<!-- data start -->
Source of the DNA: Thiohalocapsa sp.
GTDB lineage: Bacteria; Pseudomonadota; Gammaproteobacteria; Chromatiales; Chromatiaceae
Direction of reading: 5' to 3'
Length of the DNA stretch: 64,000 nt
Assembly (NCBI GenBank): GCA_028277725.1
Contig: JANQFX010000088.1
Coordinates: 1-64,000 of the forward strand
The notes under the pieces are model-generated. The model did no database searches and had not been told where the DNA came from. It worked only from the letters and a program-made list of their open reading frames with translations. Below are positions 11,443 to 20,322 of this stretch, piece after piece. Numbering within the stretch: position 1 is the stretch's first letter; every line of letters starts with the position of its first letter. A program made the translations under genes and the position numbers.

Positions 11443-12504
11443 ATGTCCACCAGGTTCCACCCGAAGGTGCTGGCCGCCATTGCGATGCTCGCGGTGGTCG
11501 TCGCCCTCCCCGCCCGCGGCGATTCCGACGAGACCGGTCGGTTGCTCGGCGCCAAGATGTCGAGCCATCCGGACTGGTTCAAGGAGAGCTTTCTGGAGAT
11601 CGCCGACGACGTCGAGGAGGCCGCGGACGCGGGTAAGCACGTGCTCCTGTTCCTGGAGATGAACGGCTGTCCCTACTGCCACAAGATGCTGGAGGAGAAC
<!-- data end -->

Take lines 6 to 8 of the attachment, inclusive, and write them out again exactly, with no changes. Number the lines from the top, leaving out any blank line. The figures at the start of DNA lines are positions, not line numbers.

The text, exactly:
Contig: JANQFX010000088.1
Coordinates: 1-64,000 of the forward strand
The notes under the pieces are model-generated. The model did no database searches and had not been told where the DNA came from. It worked only from the letters and a program-made list of their open reading frames with translations. Below are positions 11,443 to 20,322 of this stretch, piece after piece. Numbering within the stretch: position 1 is the stretch's first letter; every line of letters starts with the position of its first letter. A program made the translations under genes and the position numbers.